By Sophie Van Antwerp
A young waiter from Sardi’s looks behind the camera, smiling. The next shot–and the last of the film–is of Leonard Soloway winking at him. He then looks at the camera, locking eyes with the viewer. He gives a large, goofy grin and then the film ends, just as quickly as it began. Leonard Soloway’s Broadway showcases the life and career of a man who made Broadway what it is today. Made in 2019 and directed by Jeff Wolk, Soloway was 90 years old when it premiered.
I began to watch the documentary on OutFest now, a site dedicated to showcasing queer films. It was mostly made up of bite-sized chunks of short films that were put into thoughtful curated collections. Unfortunately, due to a technical error, I had to finish watching on Amazon Prime Video. OutFest now has the potential of a great cultural impact. Having queer films accessible makes visibility even easier.
The film is broken into sections. If this were a paper, the writers would get full credit on their subheadings. The titles of these sections really only seemed to be relevant to what is taking place in the present, but when one looks closer, it relates in a deeper way. For example, one section is aptly named ‘Tech Week’ and it shows what a usual tech week during a broadway show would be: frustrating and aggravating. We see Leonard fight with the director of Tappin’ Thru Life, the play he is trying to produce. His company manager, Judith Dresner, explains that “it’s not been a good day, and tempers flare.” But later, Leonard also talks about how it was to work with difficult people. He was a charmer, many people said, but he can’t get everyone.
The cinematography is what one would expect from a documentary. There are still photos, plenty of b-roll, and clips for the ‘show, don’t tell’ bit. A joke from Whoopi Goldberg’s one-woman show was featured, along with bits from the Oscar Wilde-inspired play Gross Indecency. Archival footage of plays performed decades ago to only a few hours ago are shown, each one that Leonard produced and/or managed. Of course, with his repertoire of over 100 plays and musicals, they had plenty to work with. It was all effective, the words Leonard or the narrator say giving an apt explanation of why they decided to put what they did on screen.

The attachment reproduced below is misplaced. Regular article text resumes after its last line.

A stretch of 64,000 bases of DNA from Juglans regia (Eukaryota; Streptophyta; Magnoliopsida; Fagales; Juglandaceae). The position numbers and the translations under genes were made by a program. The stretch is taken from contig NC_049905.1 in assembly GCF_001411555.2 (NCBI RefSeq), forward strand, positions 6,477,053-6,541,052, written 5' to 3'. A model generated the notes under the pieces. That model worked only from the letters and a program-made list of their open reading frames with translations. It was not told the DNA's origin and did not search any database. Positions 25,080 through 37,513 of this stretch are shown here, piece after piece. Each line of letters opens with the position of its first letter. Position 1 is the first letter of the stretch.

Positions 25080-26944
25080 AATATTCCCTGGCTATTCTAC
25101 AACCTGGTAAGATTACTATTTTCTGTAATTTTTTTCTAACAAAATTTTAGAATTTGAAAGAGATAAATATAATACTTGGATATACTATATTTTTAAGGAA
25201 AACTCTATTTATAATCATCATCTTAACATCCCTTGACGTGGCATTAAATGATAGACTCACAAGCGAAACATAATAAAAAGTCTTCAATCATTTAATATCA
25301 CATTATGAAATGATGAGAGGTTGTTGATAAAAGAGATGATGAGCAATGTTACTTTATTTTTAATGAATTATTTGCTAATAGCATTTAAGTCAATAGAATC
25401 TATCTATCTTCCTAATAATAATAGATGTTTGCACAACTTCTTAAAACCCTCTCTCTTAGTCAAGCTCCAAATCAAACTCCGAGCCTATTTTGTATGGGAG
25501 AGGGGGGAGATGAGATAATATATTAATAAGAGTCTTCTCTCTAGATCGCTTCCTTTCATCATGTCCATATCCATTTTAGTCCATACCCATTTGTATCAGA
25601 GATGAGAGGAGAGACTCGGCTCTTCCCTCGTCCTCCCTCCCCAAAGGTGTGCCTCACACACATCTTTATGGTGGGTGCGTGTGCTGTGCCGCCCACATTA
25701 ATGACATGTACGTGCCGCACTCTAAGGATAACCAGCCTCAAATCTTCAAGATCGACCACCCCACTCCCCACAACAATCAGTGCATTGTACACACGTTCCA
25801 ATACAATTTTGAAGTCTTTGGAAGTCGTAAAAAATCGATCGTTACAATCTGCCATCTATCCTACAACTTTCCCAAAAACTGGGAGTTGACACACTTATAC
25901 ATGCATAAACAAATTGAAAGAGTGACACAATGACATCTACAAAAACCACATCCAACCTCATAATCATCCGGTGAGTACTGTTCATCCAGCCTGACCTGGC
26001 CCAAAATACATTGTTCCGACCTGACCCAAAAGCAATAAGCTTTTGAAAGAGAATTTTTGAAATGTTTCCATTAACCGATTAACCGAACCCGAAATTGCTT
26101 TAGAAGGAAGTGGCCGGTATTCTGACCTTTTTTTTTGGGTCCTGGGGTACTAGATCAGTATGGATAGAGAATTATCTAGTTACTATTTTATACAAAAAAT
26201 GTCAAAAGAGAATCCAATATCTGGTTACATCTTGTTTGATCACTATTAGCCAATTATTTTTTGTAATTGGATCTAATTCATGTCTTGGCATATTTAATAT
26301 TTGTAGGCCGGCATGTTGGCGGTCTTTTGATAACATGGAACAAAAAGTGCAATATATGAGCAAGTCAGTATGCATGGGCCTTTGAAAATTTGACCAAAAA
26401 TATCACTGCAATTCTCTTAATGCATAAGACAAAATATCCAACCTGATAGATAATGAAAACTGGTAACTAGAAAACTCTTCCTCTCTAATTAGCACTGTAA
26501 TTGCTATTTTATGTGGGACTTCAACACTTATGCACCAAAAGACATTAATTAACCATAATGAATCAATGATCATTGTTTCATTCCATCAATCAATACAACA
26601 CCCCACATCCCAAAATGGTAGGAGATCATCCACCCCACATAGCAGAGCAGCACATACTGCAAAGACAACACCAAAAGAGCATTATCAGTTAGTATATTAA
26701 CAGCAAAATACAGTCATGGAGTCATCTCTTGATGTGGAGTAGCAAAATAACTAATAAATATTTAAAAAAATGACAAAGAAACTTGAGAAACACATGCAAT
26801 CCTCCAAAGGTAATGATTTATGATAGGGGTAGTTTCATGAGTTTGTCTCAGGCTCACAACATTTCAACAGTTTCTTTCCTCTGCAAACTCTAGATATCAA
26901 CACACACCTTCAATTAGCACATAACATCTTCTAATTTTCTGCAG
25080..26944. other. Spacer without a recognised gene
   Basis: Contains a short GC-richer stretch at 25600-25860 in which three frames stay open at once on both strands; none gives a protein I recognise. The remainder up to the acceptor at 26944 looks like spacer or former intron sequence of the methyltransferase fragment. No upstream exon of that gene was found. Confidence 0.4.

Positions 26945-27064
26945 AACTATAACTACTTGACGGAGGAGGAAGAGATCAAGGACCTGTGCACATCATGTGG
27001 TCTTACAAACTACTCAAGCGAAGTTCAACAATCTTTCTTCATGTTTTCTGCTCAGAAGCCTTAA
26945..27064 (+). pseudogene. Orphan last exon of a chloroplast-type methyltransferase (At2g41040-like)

What there was a noticeable lack of, however, was of the plays and musicals themselves. We get to see very little of past shows that Leonard has done, and what we do see is mostly black and white photos. We hear little from the people Leonard speaks about – although in many cases it couldn’t be helped. Though they cannot interview the friends that have passed, Leonard tells stories about them, bringing them to life so vividly, one would think they would appear in the next shot. However, with those that we do get to hear speak, we got their side of the story instead of Leonard’s. And though it is always good to hear another side of the story, it made it seem like there was animosity coming from Leonard in some cases.
The soundtrack is once again what one might expect from a documentary like this one. It’s quiet, only coming in when there’s a break in speech. It swells at the end, stirring up emotions. And, of course, we have the narrator, Campbell Scott. He tells the story swiftly, only coming in when exposition is necessary. He is a constant throughout the film, with only one instance where he stays silent and the viewer must read the screen for themselves. In doing this–making it a forced action rather than passively listening–the weight of the problem really hits. It becomes a swift punch to the gut, with white words on a black background. It’s a morose message, with quiet piano behind it.